I had the opportunity to speak with Headmaster Matsuno at this historic site. One thing that became evident as the tour progressed was how much everyone was enjoying the cultural exchange. Headmaster Matsuno was pleased with the students.
"It was a rare chance, especially to have so many foreigners practicing iaido. I have been to the United States twice. It was nice to have students visit Japan."
Headmaster Matsuno has spent a lifetime practicing iaido. He shared with me some of the benefits of iaido training.
"The first benefit is good health, to be healthy. One who is healthy will be brave. And this bravery allows you to be generous."
Headmaster Matsuno was the embodiment of these qualities. In addition to his gift of swords, he gave each tour member a copy of the books The Way of the Samurai, East & West, which he translated, and Nin-Jūtsu, which he authored. Tucked neatly into his belt was a fan decorated with Japanese calligraphy: "make each day a happy day; at the end of life, happy life."
The team left Headmaster Matsuno in Akashi with warm regards and a sense of obligation to share what they had learned. From the hospitality of Akashi the team began its tour of the country. The tour members were fortunate to see the Great Buddha at Todaiji Temple. Towering 53 feet in height and cast in bronze in 742, the Great Buddha left many of the team members wondering how they could ever explain the experience to friends and family back home. In the Iga and Koga provinces the team visited the Iga-ryu Ninja Museum, Ueno Castle, and the Koga Ninja Farmhouse.
The Isenoumi Stable for Sumo Wrestlers, the oldest in Japan, extended a rare welcome to the tour members. An entire morning was spent with the 18-sumo wrestlers and their trainer. It was an exclusive presentation for the American-Japanese tour group. Grand Master Crandall was even invited to face off against a 420-pound wrestler.
In Gifu, the team witnessed the traditional craftsmanship of samurai swords by a 74-year old sword master. His partner turned out to be the Grand Master of the Toyama Iaido school in Japan.
The group also had a chance to see Nijo Castle, once the summer home of the Shogun, Sanju-Sangen-Do Temple, home of the one thousand and one Kannon statues, the Golden Pavilion, and Tenryu-ji Temple, a Zen meditation temple. At the Zen temple the group attended a one hour instructional mediation session with the Buddhist Monk, Shaku Yuho, an American who left the United States 33 years ago to study Zen.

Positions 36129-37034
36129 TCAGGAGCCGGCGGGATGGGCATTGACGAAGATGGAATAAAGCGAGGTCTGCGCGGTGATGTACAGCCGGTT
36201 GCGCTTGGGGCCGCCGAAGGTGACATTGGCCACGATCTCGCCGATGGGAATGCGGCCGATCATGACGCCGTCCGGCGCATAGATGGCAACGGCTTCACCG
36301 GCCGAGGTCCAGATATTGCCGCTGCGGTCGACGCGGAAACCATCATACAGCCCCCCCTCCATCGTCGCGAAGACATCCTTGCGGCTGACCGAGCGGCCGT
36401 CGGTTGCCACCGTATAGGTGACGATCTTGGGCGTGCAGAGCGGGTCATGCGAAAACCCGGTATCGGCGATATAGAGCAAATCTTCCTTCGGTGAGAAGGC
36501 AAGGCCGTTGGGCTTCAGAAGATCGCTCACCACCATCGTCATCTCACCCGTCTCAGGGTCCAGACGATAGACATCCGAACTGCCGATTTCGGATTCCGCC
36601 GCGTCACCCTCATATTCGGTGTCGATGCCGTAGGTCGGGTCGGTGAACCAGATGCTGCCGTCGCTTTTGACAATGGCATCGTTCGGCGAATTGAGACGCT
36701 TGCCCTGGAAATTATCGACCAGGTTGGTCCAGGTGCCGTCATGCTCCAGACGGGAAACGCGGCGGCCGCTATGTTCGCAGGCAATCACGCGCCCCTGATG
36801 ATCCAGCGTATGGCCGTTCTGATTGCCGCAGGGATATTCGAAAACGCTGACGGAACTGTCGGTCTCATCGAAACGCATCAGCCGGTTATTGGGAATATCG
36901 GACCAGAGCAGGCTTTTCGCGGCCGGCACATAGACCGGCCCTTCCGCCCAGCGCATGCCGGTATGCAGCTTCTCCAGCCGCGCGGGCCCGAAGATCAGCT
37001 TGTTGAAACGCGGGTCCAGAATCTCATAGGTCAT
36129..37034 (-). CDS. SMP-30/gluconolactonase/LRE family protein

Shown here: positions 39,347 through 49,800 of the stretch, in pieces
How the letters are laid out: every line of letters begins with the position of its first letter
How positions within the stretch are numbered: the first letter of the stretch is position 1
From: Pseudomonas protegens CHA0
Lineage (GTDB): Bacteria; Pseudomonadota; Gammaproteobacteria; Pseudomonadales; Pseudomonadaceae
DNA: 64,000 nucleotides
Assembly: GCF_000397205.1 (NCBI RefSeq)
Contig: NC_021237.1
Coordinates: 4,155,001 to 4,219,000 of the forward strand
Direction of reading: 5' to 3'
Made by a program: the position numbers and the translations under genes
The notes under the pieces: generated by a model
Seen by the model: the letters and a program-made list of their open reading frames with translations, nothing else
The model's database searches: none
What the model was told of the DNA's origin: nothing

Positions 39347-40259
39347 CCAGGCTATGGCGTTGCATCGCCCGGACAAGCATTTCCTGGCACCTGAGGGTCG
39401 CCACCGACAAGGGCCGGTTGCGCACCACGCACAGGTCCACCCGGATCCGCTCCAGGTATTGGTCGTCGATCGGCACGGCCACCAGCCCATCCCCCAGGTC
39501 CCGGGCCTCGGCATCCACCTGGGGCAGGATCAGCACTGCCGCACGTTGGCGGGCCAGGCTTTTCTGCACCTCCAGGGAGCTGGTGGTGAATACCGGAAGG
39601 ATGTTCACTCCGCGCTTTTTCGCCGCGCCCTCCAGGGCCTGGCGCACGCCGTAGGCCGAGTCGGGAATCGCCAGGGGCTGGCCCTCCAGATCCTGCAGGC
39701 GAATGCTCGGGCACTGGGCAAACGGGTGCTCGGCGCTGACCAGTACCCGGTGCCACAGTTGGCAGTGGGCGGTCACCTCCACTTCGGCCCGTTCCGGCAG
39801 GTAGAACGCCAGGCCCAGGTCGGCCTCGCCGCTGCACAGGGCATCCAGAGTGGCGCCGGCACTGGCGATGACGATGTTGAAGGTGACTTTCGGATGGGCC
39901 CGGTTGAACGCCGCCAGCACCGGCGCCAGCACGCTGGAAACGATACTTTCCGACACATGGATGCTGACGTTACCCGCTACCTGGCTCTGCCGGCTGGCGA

One of the most challenging sites was Mount Fuji. As members ascended the famous mountain, the weather transformed from rain to sleet. Despite the challenge, old station seven was reached, leaving memories that will last a lifetime.
The final stop of the tour was Tokyo. It proved to be one of the most educational days of the tour. The group had the opportunity to view the Japanese Kendo Association’s 50 year anniversary. This historic event was commemorated with a worldwide kendo seminar headed by world recognized Kyoshi 8th Degree Kaoru Watanabe and Kyoshi 7th Degree Kenji Horiyam. The top Kendo instructors from schools in 21 different countries attended. The tour group had the privilege of being the only outsiders to witness the proceedings.
Grand Master Kaoru Watanabe observed that the respect and courtesy of the American group illustrated that the Japanese and American people have much more in common than first meets the eye.
What most impressed the members of the tour? The answers seem endless, but a few stand out. Terry Hommel noted that he was so impressed by the way the Japanese treated the team.
"I had a feeling of hope for the human race," he remarked. "It was nice to see so many people who could live together gracefully."
Linda Möller said she would miss the courtesy of the people and the respect they showed.
"It [the trip] helped me to see people of another culture and see that we are more alike than different."
The tour has now returned to the United States to share their experiences. What has been gained by the cultural exchange of this tour?
"A mutual friendship," says Headmaster Matsuno who also made clear that in the last 100 years Japan has grown tremendously, and it has become more westernized. The United States has finally shown an interest in Japanese ideas. The spread of traditional Japanese ideas is part of the exchange.
Grand Master Crandall agreed. So often we simply go to foreign countries and show them what we have. Rarely, do we try to find, bring back, and incorporate the traditional culture of others. We are, in essence, preserving an important aspect of their culture in the West as the East becomes more westernized.
The team hopes that the American-Japanese Good Will Tour 2002 has done more than encourage good will between the United States and Japan. They hope it will stimulate others to embark on such cultural trips to other countries.